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What are the shapes and designations of the f orbitals?
The exotic, complex f orbital shapes are rarely shown in textbooks. General (and organic) chemistry traditionally focuses on the lighter elements, but the f orbitals aren't occupied in the ground state until element 58 (cerium).
Even for elements beyond cerium, the f orbitals are deeply buried beneath the valence shell and they rarely play an important role in chemical change or bonding. However, the orbital shapes can be useful in interpreting spectra and in understanding the structure of some complexes that involve the rare earth elements. So here they are, if you need them.
The yellow and blue colors designate lobes with positive and negative amplitudes, respectively.
||The 4fy3 - 3x2y orbital corresponds to n=4, =3, and m=-3.
Six lobes point to the corners of a regular hexagon in the xy plane,
with one pair of lobes along the x-axis. Three nodal planes pass
between the lobes and intersect at the z axis.
||The 4fxyz orbital corresponds to n=4, =3, and m=-2.
Eight lobes point to the corners of a cube, with four lobes above and four
lobes below the xy plane. The x and y axes pass through
the centers of four of the cube's faces (between the lobes). The three nodal
planes are defined by the x, y, and z axes.
||The 4f5yz2 - yr2 orbital corresponds to n=4, =3, and m=-1.
Six lobes point to the corners of a regular hexagon in the yz plane,
with one pair of lobes along the x-axis. The three nodal planes pass
between the lobes and intersect at the y axis.
||The 4fz3 - 3zr2 orbital
corresponds to n=4, =3, and m=0.
Two lobes point along the z-axis, with two bowl-shaped rings above and
below the xy plane. The nodal surfaces are the xy plane and a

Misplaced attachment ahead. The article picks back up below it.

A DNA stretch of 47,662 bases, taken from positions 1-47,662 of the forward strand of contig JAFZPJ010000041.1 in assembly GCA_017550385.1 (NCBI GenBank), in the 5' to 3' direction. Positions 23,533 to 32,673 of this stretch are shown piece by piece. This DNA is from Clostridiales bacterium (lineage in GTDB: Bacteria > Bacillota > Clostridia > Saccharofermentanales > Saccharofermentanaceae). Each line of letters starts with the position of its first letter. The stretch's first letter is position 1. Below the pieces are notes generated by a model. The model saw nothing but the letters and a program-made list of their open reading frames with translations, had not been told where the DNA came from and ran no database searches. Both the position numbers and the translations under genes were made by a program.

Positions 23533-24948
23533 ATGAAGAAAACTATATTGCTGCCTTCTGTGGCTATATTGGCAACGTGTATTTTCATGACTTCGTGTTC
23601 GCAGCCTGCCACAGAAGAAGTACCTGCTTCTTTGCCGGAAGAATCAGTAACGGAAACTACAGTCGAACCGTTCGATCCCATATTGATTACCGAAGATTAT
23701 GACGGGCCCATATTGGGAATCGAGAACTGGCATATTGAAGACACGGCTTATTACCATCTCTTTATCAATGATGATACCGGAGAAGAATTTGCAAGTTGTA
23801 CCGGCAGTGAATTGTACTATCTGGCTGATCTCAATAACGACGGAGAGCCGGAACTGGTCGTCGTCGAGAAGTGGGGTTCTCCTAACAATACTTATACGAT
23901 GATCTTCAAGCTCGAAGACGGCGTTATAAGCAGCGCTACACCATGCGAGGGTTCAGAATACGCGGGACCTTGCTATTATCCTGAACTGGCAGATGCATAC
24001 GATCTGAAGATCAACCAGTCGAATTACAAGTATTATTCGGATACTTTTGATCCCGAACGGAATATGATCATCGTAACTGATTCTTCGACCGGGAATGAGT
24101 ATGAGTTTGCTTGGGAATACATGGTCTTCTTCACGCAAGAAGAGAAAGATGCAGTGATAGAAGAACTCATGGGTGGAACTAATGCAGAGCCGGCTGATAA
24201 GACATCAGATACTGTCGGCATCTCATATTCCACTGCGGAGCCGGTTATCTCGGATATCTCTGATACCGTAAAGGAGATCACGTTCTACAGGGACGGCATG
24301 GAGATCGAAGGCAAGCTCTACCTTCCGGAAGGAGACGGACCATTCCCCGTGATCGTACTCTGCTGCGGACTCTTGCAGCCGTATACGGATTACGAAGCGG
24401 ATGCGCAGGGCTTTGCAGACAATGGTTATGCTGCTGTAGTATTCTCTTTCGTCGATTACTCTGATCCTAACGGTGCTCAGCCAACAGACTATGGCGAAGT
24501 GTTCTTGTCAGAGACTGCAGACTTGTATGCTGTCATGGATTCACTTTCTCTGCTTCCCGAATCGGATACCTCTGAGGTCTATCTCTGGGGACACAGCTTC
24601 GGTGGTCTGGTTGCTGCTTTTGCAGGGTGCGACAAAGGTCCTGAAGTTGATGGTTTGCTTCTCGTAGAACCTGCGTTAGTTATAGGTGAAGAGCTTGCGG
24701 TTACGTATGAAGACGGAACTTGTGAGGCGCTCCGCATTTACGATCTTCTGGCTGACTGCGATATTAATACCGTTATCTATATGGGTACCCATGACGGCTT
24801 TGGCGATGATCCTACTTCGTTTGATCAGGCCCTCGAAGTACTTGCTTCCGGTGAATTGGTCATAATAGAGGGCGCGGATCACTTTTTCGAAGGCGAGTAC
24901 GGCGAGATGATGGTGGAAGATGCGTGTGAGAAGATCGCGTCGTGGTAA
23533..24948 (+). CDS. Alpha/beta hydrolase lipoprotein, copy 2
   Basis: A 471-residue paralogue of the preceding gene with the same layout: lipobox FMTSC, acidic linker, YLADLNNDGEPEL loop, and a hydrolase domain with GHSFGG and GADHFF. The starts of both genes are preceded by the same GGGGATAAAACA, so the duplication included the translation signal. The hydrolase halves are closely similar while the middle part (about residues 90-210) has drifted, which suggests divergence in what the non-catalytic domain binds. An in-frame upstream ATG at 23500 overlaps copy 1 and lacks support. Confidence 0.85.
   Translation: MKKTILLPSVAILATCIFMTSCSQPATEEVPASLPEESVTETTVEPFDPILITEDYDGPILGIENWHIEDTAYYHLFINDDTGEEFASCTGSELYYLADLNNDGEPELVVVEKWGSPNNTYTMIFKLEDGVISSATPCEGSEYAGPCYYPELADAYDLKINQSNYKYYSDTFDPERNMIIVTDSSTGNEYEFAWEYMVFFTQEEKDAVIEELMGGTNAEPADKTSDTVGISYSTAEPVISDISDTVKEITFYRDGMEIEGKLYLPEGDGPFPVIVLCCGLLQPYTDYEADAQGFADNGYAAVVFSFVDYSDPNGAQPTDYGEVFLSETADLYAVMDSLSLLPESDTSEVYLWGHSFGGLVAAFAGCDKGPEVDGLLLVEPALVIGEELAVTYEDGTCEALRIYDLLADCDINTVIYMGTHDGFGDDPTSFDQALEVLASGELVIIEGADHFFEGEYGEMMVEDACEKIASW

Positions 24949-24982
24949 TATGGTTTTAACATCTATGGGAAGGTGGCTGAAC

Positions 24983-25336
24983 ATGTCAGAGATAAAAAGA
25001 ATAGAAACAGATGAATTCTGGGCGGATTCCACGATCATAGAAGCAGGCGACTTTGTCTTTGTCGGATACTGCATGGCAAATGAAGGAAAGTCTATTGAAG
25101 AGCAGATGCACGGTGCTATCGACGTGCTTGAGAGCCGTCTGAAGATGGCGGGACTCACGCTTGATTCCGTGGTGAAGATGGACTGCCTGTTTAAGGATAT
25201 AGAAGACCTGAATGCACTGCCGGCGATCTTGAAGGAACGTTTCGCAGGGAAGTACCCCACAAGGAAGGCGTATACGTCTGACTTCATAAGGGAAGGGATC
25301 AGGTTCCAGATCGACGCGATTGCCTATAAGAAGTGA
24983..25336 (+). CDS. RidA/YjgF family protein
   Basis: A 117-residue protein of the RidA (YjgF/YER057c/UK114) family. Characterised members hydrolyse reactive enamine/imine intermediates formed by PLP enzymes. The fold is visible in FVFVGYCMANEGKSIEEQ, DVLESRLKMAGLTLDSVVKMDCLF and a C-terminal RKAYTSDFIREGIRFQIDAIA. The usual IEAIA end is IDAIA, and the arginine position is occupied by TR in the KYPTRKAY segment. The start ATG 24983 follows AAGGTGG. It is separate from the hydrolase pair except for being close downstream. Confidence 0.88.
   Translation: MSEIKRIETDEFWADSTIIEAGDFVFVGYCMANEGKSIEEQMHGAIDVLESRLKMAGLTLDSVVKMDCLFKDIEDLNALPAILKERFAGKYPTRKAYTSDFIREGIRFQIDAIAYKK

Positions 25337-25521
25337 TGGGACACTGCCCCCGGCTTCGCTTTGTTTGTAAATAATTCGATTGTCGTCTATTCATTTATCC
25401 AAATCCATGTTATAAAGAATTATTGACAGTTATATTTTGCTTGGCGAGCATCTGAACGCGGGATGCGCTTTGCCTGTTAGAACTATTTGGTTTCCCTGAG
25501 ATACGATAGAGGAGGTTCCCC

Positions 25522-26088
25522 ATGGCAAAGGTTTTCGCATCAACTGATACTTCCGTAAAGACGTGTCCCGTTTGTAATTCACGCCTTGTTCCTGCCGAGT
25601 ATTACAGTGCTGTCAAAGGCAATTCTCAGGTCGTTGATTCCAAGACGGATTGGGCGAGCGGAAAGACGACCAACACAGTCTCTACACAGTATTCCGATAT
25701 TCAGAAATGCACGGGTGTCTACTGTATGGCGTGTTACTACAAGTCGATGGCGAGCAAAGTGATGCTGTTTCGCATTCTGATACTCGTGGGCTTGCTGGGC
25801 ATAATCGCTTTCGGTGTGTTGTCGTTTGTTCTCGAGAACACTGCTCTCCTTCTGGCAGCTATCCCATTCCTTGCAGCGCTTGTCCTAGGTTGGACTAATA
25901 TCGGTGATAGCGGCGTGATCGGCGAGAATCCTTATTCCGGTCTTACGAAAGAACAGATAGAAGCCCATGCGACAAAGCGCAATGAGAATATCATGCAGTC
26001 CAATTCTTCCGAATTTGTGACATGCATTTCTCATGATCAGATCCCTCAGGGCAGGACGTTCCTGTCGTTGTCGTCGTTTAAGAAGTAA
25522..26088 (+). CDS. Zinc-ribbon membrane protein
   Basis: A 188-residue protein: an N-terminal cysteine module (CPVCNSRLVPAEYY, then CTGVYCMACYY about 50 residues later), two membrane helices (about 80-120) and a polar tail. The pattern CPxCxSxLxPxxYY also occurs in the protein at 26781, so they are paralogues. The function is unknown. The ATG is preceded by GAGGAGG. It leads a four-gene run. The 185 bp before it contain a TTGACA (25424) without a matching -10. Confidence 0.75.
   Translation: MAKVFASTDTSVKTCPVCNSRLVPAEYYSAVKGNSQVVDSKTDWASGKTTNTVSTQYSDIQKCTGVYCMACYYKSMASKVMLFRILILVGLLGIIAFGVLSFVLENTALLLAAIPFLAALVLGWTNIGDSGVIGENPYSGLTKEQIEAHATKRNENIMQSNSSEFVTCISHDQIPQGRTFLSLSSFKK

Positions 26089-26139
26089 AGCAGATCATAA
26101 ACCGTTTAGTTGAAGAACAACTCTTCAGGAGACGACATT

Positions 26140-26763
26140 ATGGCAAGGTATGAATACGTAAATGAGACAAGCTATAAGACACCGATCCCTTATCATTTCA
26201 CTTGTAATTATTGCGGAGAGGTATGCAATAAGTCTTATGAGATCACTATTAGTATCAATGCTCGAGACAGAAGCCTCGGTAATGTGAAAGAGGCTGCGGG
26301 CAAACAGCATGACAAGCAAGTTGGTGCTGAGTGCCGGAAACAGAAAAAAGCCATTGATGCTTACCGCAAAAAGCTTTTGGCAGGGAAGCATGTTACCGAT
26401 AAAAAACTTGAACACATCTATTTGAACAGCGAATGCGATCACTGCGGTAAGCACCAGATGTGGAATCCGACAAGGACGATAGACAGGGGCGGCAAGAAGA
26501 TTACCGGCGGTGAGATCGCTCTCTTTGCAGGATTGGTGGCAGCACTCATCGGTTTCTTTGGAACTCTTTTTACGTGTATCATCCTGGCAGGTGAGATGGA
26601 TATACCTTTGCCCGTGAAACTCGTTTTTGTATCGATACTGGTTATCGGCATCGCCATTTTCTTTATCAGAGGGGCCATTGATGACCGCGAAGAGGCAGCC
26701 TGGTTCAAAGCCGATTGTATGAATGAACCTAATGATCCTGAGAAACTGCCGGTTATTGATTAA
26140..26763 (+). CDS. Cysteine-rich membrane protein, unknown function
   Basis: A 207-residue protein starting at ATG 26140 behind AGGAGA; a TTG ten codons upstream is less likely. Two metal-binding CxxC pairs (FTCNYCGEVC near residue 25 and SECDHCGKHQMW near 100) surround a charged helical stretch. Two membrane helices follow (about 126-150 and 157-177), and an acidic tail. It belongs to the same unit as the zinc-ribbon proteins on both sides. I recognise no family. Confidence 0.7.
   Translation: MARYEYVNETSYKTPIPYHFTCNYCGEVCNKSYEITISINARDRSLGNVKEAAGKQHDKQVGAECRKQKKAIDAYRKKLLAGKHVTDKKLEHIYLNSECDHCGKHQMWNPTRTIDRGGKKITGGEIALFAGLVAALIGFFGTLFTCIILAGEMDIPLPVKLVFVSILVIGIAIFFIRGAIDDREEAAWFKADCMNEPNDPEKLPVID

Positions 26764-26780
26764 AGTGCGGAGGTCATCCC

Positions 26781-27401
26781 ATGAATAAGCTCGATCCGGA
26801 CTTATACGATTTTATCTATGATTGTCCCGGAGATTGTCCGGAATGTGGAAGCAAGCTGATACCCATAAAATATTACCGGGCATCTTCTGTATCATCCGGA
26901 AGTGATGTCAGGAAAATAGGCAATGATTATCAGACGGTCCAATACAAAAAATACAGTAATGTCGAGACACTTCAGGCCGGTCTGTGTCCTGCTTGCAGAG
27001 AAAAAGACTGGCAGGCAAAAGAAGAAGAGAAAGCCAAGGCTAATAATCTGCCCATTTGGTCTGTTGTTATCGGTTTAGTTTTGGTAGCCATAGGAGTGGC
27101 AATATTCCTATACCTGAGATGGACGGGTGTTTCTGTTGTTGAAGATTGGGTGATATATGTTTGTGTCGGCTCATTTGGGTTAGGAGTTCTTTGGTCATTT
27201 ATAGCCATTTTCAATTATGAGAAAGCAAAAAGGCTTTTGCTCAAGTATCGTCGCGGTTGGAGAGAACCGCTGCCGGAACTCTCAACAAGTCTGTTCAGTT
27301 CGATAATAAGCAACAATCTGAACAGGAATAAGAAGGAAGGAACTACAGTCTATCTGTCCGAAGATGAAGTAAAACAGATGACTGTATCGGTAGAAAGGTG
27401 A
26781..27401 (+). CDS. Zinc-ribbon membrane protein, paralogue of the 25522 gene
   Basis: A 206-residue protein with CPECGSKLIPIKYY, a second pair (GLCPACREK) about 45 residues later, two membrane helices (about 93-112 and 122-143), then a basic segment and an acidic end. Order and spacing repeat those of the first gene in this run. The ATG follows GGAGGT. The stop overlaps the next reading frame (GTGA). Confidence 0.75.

conical surface passing through the nucleus and between the rings and the lobes.
||The 4f5xz2 - xr2
corresponds to n=4, =3, and m=+1.
Six lobes point to the corners of a regular hexagon in the xz plane,
with one pair of lobes along the y-axis. The three nodal planes pass
between the lobes and intersect at the x axis.
||The 4fzx2 - zy2 orbital
corresponds to n=4, =3, and m=+2.
It has the same shape as the 4fxyz orbital, but the corners of the cube are
in the planes defined by the x, y, and z axes and the three nodal planes cut
between the lobes and intersect along the z axis.
||The 4fx3 - 3xy2 orbital
corresponds to n=4, =3, and m=+3.
It is identical to the orbital with m_=-3 except that a lobe lies along the
y axis instead of along the x axis.
Atomic and Molecular Orbitals (Craig Counterman, MIT)Atomic Orbitals (R. Burk, Carleton College)Atomic orbitals (David William Manthey)
General Chemistry (Ken Wilson, University of California at San Diego)
|Beautiful computer-generated pictures of atomic orbitals, tabulated by quantum number. You can see the shapes of even exotic g, h, i, j, k, and l orbitals on the Grand Table which includes all atomic orbitals with principal quantum number up to and including 10. Radial nodes are shown using cutaway views for the s orbitals. The rendering software is available for downloading.|
Mark's Quantum Mechanics Applets (Mark Sutherland, U. Toronto)
|Slide shows and Quicktime movies for introductory chemistry, including basics of quantum mechanics, atomic orbitals, molecular orbitals, states of matter, equilibrium, and entropy. Be warned that the site uses very large images and animations.|
Molecular Structure Calculations (Colby College)
|Six applets demonstrating quantum mechanical processes and principles, including two- and three-dimensional visualization of hydrogenic s, p, and d orbitals, the uncertainty principle, scattering from a 1D well, the harmonic oscillator, and the particle in an infinitely deep square well. Some extra features of the demo applets are disabled; fully functional versions are available directly from the author.|
http://www3.adnc.com/~topquark/quantum/quantumapplets.html (3/11/99, revised 11/5/99)
|This NSF-funded service allows students to compare their Lewis structure and VSEPR predictions with quality molecular orbital-level calculations. The server calculates molecular properties such as bond lengths, angles, atomic charges, dipole moment, bond orders, and molecular orbital energies for small molecules that users can enter using a very simple form. The output (usually) includes a 'best Lewis structure' computed from localized molecular orbitals, as well as a Chime molecular model. A library of over 550 previously computed molecules is available.|
Author: Fred Senese firstname.lastname@example.org